WASHINGTON — EVEN before the list of worst abusers of the House bank has been formally released, both parties are sizing up the damage and the opportunities.
For the Republicans, who, according to unofficial lists, have fewer egregious abusers than the Democrats, it is a campaign issue made in heaven.
The United States attorney's office announcement that it has started an inquiry into possible criminal conduct at the bank makes the issue even more heavenly. "This is made to order for a 30-second sound bite," says an aide to a Republican leader. Even if some members can explain why they wrote so many bad checks - or even a few - voters will tune out after they hear "check bouncer," he says. GOP strategy
Republican Party strategists, like House whip Newt Gingrich of Georgia and Guy Vander Jagt of Michigan, chairman of the National Republican Congressional Committee, have long sought to make a concerted, nationwide effort that would pit challengers against every Democratic incumbent in the country.
This year, a combination of redistricting, anti-incumbent feeling, and now the check-kiting fiasco has produced the largest field of Republicans running for Congress ever, more than 700, and record fund-raising. Democrats, who have controlled Congress since 1955, currently have a commanding majority, 256 to 167.
A Republican return to the congressional majority has gone from "the realm of fantasy to the realm of optimism," says Tony Blankley, Congressman Gingrich's spokesman.
Democrats scoff at such pronouncements. Avoiding talk of a "grand national strategy," they urge observers to look at each race individually. Party observers expect some of the top check-kiters to make a strong bid to keep their seats. "I'm not hearing that Sikorski is a goner," says Steve Schier, a political science professor at Carleton College in Minnesota. Democratic Rep. Gerry Sikorski has admitted to 671 bad checks in 39 months.
"Let each member lay out the records, explain the situation, and make the best case," says Rep. Vic Fazio (D) of California, chairman of the Democratic Congressional Campaign Committee.
The Democratic Party has long been a strong congressional party - so strong, in fact, that some Democrats complain that they've gotten too comfortable in that role and have lost their ability to compete for the White House.
Though Democrats acknowledge the Republicans may make some inroads into their large congressional majority, they say several factors favor them. "We put up better challengers and better candidates, and we are largely liked," says a Democratic aide.
A number of Democratic congressional districts could go to Republicans this time around, however, because of a rule central to the etiquette of both parties: Politicians who operate inside a state party apparatus don't run against incumbents, even those who appear mortally wounded.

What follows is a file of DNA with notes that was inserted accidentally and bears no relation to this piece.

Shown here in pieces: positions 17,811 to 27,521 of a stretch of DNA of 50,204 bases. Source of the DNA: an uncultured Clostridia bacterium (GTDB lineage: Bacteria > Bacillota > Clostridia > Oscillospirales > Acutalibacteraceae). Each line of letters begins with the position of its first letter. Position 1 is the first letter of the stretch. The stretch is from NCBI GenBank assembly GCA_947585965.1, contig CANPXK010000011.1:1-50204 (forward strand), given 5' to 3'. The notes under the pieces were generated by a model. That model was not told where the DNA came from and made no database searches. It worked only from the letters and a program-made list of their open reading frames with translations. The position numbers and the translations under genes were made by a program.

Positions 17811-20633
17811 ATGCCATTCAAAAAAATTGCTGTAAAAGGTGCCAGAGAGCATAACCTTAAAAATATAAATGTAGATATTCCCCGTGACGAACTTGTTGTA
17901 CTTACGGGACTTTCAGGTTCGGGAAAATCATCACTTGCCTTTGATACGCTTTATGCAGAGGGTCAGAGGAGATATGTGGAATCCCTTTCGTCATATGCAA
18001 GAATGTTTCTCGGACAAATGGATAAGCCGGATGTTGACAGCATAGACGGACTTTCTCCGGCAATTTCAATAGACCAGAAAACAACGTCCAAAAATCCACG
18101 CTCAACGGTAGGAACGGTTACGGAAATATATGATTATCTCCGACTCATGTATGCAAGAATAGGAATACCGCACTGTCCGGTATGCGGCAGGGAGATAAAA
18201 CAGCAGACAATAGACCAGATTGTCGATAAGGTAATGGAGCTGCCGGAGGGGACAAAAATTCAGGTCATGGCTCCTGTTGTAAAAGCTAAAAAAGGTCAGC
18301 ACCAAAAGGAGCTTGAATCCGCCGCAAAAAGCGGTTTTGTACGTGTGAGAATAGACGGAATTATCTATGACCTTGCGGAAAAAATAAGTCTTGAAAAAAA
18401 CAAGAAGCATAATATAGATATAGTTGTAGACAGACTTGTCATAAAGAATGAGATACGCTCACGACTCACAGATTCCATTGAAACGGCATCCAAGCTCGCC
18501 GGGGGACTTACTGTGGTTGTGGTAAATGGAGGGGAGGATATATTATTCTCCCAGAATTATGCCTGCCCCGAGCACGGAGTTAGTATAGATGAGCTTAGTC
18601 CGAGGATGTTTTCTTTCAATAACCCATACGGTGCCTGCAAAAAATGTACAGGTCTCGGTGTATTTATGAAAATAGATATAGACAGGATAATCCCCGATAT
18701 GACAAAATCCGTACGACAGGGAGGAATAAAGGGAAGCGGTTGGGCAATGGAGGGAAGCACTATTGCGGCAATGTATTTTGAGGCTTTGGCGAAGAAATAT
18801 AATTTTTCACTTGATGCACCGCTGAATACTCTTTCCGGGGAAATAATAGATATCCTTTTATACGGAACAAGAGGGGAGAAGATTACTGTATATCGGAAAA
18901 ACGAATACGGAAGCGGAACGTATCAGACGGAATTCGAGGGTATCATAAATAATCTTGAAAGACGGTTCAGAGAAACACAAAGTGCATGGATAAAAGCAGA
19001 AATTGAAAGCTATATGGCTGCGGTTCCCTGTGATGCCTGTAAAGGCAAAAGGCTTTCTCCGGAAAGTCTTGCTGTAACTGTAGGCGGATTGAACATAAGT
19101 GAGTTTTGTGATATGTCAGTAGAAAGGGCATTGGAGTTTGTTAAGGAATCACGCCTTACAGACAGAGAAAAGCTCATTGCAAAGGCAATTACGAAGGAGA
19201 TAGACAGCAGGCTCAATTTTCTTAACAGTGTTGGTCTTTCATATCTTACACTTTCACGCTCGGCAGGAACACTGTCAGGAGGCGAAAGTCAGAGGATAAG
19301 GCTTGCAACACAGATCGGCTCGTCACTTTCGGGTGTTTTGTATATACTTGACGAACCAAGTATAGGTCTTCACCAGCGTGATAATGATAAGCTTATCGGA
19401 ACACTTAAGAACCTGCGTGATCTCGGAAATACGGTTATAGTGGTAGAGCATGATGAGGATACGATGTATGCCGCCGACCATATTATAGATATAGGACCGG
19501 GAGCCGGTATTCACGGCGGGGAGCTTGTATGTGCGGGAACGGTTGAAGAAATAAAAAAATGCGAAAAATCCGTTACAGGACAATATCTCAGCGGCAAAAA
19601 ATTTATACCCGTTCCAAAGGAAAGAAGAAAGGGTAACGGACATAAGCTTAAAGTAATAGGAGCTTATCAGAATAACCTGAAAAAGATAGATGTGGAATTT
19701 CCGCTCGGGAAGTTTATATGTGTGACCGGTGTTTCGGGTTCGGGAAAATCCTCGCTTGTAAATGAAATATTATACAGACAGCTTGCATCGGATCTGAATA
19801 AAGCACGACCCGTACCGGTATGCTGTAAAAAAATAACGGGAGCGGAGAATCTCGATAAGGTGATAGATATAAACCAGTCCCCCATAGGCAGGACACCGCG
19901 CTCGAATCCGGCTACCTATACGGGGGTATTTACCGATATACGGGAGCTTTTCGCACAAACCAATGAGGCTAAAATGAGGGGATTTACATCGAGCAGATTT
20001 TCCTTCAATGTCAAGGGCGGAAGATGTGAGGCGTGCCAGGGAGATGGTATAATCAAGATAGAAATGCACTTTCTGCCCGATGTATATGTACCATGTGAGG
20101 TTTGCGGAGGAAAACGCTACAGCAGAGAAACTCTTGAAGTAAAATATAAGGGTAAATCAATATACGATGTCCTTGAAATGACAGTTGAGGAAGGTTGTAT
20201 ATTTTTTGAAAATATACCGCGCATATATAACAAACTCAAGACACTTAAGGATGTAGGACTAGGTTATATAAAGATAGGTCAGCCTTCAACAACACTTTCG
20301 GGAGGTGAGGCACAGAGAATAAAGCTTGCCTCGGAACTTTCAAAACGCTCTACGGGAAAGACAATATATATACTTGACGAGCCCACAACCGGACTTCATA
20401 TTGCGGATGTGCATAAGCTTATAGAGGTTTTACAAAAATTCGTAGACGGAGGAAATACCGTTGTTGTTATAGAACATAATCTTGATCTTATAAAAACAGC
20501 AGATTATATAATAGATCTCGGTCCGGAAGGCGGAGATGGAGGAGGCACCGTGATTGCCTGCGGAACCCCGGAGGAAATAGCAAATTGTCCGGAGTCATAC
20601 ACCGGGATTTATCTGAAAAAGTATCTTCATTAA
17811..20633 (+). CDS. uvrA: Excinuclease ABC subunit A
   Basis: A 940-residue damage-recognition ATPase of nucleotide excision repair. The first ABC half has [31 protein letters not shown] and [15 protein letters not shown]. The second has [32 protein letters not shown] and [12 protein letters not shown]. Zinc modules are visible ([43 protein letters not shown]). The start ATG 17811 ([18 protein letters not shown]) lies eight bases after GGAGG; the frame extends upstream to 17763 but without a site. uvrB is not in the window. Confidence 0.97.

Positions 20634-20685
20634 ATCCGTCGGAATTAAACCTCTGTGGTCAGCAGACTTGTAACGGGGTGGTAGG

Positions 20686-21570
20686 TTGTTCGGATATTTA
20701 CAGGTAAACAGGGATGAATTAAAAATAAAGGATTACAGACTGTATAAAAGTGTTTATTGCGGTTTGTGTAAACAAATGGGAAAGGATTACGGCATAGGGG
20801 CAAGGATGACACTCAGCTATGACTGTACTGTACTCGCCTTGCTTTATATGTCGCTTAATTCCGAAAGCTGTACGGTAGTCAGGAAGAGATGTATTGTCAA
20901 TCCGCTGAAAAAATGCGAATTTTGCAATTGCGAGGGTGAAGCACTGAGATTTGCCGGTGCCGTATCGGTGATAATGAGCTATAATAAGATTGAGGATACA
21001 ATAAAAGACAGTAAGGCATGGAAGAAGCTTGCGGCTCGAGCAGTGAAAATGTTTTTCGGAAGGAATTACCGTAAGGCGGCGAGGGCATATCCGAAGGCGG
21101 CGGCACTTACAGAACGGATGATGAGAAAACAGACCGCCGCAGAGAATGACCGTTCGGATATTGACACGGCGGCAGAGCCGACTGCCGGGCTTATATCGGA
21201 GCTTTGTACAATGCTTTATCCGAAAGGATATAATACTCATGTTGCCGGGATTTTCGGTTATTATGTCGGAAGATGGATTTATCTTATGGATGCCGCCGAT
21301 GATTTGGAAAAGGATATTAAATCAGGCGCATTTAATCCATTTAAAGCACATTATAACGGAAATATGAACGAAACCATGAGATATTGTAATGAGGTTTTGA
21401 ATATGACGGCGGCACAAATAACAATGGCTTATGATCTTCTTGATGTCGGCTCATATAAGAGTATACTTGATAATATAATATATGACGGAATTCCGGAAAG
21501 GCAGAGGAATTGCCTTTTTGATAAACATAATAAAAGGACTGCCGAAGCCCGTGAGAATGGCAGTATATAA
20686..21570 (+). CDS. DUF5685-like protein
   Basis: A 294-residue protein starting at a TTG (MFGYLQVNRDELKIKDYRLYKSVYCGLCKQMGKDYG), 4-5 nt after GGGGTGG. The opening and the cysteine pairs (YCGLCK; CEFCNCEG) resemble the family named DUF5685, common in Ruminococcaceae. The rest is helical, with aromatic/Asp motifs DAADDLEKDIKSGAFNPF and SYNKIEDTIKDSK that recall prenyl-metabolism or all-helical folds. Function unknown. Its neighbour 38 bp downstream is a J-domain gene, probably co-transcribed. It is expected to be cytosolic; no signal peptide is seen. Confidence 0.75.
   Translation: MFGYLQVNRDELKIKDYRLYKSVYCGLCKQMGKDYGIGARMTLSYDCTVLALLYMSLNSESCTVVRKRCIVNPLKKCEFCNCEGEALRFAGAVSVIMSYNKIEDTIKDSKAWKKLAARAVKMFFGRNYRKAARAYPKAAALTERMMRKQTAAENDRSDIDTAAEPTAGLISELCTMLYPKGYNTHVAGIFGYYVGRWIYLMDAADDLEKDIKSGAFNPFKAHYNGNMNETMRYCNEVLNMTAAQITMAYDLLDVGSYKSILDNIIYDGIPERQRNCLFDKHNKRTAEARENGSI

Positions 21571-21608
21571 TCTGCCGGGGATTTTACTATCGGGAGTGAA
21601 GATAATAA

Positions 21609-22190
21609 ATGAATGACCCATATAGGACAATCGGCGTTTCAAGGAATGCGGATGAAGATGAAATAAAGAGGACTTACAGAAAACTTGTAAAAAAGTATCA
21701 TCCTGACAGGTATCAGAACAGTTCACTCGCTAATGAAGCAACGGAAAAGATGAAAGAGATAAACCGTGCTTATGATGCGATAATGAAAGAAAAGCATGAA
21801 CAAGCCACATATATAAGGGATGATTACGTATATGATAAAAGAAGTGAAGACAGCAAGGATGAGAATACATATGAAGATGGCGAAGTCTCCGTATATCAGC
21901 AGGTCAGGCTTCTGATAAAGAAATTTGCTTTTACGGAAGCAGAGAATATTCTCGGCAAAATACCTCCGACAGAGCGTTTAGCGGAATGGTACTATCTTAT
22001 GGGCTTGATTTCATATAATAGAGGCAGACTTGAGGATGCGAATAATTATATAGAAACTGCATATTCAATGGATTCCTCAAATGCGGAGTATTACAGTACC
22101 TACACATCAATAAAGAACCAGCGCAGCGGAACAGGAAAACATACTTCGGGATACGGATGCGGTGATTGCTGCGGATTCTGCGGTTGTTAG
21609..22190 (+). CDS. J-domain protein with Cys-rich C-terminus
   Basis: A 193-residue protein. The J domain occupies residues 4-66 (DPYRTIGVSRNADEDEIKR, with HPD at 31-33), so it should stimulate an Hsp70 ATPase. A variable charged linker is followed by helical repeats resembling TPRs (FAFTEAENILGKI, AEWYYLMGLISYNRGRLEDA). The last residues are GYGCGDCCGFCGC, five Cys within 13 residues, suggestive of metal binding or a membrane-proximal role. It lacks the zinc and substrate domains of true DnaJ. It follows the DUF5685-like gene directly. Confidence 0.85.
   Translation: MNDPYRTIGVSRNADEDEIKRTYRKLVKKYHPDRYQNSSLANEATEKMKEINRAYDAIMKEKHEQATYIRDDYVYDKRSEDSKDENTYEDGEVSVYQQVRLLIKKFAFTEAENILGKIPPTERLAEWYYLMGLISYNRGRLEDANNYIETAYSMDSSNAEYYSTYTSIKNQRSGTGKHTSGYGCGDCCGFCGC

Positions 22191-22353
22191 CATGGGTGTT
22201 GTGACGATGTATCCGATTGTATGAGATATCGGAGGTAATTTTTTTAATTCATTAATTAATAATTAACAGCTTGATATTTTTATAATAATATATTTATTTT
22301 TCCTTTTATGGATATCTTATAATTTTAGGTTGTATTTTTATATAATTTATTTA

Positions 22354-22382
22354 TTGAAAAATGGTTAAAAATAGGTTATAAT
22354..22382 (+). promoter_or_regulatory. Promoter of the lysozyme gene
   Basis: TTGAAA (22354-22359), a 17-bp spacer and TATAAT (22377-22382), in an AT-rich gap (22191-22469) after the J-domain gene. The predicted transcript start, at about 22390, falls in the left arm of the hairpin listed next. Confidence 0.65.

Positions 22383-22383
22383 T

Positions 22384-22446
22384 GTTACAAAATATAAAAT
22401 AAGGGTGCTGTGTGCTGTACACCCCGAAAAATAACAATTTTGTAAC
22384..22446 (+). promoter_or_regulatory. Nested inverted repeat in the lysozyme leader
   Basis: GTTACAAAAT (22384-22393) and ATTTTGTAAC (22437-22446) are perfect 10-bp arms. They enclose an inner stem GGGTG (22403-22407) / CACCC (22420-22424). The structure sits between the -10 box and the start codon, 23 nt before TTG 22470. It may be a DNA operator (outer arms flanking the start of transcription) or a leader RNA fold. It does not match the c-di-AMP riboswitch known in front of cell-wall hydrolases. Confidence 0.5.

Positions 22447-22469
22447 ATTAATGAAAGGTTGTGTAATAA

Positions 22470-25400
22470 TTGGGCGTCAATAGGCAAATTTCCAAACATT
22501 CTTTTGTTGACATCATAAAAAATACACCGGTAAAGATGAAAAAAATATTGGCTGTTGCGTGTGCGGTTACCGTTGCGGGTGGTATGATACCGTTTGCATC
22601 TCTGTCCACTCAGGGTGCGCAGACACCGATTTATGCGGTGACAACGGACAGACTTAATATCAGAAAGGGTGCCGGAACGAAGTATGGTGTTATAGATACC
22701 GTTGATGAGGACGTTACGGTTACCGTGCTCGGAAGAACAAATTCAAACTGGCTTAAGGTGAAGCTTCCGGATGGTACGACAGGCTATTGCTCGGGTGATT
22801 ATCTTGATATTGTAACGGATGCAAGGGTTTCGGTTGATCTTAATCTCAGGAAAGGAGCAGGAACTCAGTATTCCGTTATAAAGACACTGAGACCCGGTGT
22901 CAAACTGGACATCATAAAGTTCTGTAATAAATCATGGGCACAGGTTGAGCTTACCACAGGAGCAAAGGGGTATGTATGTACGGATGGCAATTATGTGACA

This means some of the strongest Democrats won't be running as a preemptive strategy to keep a seat Democratic - unless, of course, the political state powers-that-be can lean on a weak incumbent to step aside.
Some incumbents will face challengers in their primaries, but the opponents will be mavericks, not party insiders. By running without strong state party support, these mavericks forgo party information and analysis, volunteer support, fund-raising lists, and support of officials.
Of the incumbent Democrats who have been listed among the top 24 check-kiters, in unofficial leaked information, party insiders see only five as seriously vulnerable: Charles Hatcher of Georgia, who was overdrawn by more than his next paycheck in 35 of 39 months; Edward Feighan of Ohio, overdrawn eight months; Mary Rose Oakar of Ohio, 21 months; James Scheuer of New York, eight months; and Joe Early of Massachusetts, 15 months.
Boston Democratic consultant Michael Goldman says Mr. Early was already in trouble: Questions have been raised over gifts his children received and over his relations with the district attorney in Springfield. Bush and Quayle: 'fess up
Some Democrats are starting to say "fair is fair" and wondering out loud if all the former congressmen in the executive branch, including the president, vice-president, and many Cabinet members, should release their House bank records to public scrutiny.
"If they are trying to make this a litmus-test issue, let's have full disclosure," says Congressman Fazio.
Given the difficulty the House ethics committee had pulling together the account information for current members, it may be nearly impossible to reconstruct President Bush's and Vice-President Quayle's accounts. The president served in Congress from 1966 to 1970, Quayle from 1977 to 1981.
Republicans call the idea a predictable but transparent tactic that won't go anywhere.